Objective Studies reporting the developmental outcomes for very preterm (VPT) children often focus on development at age 2 years. The aim of this study was to assess the stability of the rates of diagnosis of developmental disability from age 2 to 8 years in a regional cohort of VPT and extremely low–birth weight (ELBW) children and compare these with term controls.
Methods VPT (22–27 completed weeks of gestation) and ELBW (birth weight 500–999 g) children and matched term controls born in Victoria, Australia, in 1997 were enrolled at birth in a regional prospective longitudinal study. Outcomes were assessed at ages 2 and 8 years.
Results Of the 283 VPT/ELBW live births, 71% survived to age 8 years and 94% were assessed. Of the 199 controls, 100% survived to age 8 years and 86.9% were assessed. At age 2 years, the rates of nil, mild, moderate and severe disabilities in the VPT/ELBW children were respectively 51.9%, 20.9%, 13.4% and 13.9%; and at age 8 years, 43.9%, 36.9%, 10.7% and 8.6%. The Cohen κ statistic revealed poor agreement between disability status at ages 2 and 8 years for VPT/ELBW children (0.20, p<0.001) but a higher level of agreement (0.37, p<0.001) for the control children. This was primarily driven by differences in classification of cognitive disability between ages 2 and 8 years.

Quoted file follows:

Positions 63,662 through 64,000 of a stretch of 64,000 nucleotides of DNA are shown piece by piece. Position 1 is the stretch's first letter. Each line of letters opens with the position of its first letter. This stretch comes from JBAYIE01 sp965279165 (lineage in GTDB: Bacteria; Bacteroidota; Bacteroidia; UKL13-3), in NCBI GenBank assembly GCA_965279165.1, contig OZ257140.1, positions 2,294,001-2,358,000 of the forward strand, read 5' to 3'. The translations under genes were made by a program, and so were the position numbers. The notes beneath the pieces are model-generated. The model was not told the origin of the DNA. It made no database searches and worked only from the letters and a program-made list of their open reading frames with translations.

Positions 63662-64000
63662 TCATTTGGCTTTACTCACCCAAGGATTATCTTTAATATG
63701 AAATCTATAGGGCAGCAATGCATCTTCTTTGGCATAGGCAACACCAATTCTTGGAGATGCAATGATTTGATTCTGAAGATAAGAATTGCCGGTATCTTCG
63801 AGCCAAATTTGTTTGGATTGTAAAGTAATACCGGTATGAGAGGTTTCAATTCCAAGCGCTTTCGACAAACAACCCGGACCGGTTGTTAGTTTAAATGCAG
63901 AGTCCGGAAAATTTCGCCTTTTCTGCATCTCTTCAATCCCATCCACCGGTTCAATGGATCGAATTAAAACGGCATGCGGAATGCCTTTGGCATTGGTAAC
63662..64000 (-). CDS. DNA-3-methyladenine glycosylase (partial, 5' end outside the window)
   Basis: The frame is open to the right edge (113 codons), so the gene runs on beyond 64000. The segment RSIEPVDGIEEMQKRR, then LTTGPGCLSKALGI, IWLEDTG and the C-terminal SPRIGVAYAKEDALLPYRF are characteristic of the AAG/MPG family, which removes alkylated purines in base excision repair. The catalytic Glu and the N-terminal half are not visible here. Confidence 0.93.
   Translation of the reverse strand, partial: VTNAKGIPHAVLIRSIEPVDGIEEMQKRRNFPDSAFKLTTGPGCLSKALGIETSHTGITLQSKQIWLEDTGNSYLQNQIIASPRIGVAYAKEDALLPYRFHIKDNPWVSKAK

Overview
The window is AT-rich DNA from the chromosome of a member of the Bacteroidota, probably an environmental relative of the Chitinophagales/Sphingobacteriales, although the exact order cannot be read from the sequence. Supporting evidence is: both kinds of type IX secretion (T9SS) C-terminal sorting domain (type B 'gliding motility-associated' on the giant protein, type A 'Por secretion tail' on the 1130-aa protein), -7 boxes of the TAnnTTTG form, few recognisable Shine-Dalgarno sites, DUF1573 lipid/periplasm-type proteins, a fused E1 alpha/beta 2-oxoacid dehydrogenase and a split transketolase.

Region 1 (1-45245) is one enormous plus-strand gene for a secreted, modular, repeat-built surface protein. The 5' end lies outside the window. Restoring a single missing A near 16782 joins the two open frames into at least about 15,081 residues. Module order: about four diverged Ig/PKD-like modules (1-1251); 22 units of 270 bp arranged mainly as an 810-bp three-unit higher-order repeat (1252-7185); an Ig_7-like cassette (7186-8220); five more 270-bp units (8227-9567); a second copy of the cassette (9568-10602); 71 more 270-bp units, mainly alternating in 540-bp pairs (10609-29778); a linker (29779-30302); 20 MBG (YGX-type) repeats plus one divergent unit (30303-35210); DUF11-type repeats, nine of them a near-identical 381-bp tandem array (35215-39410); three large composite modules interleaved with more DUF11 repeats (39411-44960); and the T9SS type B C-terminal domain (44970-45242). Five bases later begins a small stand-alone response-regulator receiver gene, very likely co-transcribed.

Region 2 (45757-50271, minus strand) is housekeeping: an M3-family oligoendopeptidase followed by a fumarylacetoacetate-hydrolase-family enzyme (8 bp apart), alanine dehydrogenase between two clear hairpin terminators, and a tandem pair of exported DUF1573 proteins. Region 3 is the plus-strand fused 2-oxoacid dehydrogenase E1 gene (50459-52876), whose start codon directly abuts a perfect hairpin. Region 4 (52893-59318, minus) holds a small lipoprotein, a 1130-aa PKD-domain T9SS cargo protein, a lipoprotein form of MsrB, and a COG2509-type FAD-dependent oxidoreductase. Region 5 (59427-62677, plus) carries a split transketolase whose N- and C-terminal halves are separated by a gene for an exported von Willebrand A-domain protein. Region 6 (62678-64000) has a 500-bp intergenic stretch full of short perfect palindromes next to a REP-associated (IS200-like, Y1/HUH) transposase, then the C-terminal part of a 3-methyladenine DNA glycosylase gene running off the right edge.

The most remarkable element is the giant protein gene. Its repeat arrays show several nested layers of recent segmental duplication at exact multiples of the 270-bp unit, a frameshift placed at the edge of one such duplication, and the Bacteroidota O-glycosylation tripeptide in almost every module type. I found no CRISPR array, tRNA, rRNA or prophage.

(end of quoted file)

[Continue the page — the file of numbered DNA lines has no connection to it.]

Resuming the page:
Conclusions Developmental outcomes at age 2 years are only a moderate predictor of long-term outcome and are not a reliable end point for follow-up studies of VPT and ELBW children.
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